After decades of sobriety, Oscar-winning actor Philip Seymour Hoffman, 46, loses his long battle with drug addiction on Feb. 2, leaving behind three young children and a lasting legacy on screen and stage. In this week’s issue of PEOPLE, his shattered friends and family search for answers.

Hoffman was a star with scene-stealing roles in more than 50 films, but in the downtown Manhattan neighborhood he had called home for years, he was simply one of the locals. Still, as expert as he was at blending in, he did draw attention when he turned up at the Barrow Street Alehouse after returning from a 10-day detox for heroin addiction last spring. “I remember he had just gotten back from rehab, and he ordered one half of a beer,” recalls a neighborhood friend.

“The bartender said, ‘Phil, a beer is three bucks. You can’t splurge for a whole?’ Then it hit us that he was trying not to drink by drinking only ‘half.’ But that’s not how it works, unfortunately. He just couldn’t fight the demon.”

Found unconscious in the bathroom of his rented fourth-floor apartment by a friend, Hoffman died of an apparent drug overdose, with police officials confirming he had a syringe still inserted in his left arm. While authorities continue to investigate the source of the heroin, Hoffman’s family and friends were left reeling. “My heart is torn asunder for Mimi and their kids,” says Hoffman’s friend Adam Nelson, referring to the actor’s longtime girlfriend Mimi O’Donnell, 46. “Phil was starlight. The gold standard.”

He was also troubled. Locals in his West Village neighborhood observed the actor during both happy and seemingly darker moments. “He’d go over to Oliver’s restaurant with his son Cooper. They’d have lunch, and you’d see them talking and laughing for hours at a time,” says the neighborhood source. “Then, come nightfall, you’d see Phil back at Oliver’s, hunched over the bar, alone, looking like an entirely different man. He looked very dark and depressed.” A second source says he witnessed Hoffman stumble into his apartment after late nights out, “needing to be helped into the building.”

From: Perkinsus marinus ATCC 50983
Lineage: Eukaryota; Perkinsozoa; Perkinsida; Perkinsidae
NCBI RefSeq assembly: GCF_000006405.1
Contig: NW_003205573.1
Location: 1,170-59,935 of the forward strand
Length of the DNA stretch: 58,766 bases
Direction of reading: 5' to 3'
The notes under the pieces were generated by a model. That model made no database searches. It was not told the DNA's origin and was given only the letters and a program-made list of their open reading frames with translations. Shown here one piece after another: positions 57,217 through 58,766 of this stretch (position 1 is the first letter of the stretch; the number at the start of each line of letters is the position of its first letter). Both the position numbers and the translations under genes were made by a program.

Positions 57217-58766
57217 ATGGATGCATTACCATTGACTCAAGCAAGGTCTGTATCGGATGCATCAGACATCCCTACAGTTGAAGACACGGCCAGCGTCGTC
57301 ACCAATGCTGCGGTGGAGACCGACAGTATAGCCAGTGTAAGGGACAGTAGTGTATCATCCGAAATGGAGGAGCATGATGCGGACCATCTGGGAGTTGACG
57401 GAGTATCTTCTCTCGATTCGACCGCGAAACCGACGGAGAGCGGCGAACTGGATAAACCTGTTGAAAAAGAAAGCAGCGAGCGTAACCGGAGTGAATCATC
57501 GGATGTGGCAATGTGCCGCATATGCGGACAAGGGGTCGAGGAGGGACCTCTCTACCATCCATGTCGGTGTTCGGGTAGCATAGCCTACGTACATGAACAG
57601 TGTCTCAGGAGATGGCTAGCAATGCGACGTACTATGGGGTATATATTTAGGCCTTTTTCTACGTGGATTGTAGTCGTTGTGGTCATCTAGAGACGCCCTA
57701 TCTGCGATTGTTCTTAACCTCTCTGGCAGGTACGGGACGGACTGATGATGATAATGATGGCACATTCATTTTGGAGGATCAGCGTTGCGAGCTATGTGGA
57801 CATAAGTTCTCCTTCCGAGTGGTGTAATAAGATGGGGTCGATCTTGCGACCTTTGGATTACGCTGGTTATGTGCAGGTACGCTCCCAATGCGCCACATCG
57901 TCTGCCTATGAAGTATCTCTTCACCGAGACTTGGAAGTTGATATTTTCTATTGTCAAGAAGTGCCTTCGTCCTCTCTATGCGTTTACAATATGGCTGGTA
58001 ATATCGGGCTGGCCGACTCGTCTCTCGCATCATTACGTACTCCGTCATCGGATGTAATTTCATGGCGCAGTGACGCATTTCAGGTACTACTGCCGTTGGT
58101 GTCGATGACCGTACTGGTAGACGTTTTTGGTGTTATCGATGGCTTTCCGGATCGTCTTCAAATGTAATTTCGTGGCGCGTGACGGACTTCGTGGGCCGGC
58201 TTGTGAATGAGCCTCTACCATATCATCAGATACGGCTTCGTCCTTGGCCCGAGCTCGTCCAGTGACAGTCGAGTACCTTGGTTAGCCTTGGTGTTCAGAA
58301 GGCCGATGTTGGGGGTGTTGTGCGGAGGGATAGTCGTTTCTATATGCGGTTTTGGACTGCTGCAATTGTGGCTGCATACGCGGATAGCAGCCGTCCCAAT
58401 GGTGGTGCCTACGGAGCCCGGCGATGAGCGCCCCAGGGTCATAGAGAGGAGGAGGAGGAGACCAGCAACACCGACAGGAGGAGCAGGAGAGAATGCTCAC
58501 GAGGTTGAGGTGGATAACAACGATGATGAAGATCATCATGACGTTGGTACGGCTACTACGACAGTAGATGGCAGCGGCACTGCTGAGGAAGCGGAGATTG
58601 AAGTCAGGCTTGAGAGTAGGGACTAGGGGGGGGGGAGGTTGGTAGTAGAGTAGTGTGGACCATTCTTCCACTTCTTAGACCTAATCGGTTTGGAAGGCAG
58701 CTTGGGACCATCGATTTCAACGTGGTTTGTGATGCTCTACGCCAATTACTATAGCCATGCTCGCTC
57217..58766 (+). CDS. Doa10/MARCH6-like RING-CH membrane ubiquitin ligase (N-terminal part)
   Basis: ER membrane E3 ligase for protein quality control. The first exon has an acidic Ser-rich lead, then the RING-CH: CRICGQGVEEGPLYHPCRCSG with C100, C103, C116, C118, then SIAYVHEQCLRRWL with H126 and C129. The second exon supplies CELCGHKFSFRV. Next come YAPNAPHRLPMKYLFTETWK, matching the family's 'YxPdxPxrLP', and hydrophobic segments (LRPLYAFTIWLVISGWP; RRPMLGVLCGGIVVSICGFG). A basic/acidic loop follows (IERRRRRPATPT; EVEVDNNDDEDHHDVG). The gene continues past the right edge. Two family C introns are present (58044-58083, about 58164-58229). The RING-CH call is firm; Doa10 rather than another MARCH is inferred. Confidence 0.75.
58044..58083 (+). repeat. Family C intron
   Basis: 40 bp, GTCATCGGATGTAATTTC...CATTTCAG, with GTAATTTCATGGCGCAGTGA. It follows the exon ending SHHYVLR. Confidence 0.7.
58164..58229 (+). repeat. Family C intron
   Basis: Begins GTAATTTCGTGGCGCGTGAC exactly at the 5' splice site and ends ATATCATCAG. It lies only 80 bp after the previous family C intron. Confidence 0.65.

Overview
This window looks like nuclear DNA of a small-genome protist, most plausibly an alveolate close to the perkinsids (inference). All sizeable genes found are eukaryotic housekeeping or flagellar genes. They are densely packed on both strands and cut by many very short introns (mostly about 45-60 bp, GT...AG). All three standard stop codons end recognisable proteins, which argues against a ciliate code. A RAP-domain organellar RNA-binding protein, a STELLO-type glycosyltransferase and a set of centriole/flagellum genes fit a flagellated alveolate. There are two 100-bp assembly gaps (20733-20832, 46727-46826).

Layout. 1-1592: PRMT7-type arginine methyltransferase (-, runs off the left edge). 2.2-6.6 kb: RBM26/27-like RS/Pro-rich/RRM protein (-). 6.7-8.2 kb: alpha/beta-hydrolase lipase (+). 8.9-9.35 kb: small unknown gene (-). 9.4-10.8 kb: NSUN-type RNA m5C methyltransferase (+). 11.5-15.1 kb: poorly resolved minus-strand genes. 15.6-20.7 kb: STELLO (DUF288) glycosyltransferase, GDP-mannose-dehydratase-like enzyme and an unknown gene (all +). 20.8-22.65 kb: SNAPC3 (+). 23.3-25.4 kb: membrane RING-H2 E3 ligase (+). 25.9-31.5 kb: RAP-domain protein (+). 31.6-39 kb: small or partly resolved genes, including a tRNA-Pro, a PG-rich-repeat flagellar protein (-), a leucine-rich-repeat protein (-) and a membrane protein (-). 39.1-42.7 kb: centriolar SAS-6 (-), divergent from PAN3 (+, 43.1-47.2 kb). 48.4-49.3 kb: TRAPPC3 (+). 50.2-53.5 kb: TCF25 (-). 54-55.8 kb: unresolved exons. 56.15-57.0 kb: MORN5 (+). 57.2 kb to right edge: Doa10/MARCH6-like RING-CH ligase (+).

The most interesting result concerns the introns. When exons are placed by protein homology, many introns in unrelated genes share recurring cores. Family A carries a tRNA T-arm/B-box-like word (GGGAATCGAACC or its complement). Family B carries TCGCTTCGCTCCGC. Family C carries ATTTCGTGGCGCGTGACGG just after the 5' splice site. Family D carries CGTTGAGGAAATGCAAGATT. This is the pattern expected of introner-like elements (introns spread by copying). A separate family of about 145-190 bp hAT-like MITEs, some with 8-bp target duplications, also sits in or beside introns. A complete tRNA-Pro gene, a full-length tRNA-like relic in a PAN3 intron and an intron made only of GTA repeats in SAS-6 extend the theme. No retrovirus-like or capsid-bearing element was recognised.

Just the night before his body was found, he was spotted at neighborhood restaurant, Automatic Slim’s, where he and two friends dined on guacamole and burgers. His friend had a beer; Hoffman drank only a cranberry soda. According to the bartender, “He seemed fine.”

Last May he shocked many in Hollywood when he revealed that after 23 years of sobriety, he had fallen into heroin addiction after first using prescription drugs. He spent just 10 days in a detox program before resuming a busy shooting schedule that included roles in a now-defunct Showtime pilot and the final two installments of the blockbuster Hunger Games franchise.

Deeply committed to his children, Hoffman was a fixture at the Chelsea Piers athletic complex in NYC, where he turned up every Saturday for his son Cooper’s basketball practices. “He was not a drop-off parent,” says Ryan Berger, a fellow dad who had seen him just 24 hours before his death. “He was committed to what his son was doing.” Now, as those who loved Hoffman say goodbye and those who admired his work mourn what might have been, there is only sadness at the loss of a “really bright person, a family man who made so many good choices,” says Matthew Warchus, who directed his Tony-nominated turn in 2000’s True West.

“That’s the hideous part about addiction.” Adds Michael Ohoven, producer of the film Capote, for which Hoffman won his Oscar: “For somebody so intelligent and with enormous willpower to succumb to such a terrible disease, I can’t even grasp it. All I can think about is that he’s sitting up there and giving one of his dark, big chuckles.”

More on Philip Seymour Hoffman is featured in the 2.17.14 issue of PEOPLE, on newsstands now.

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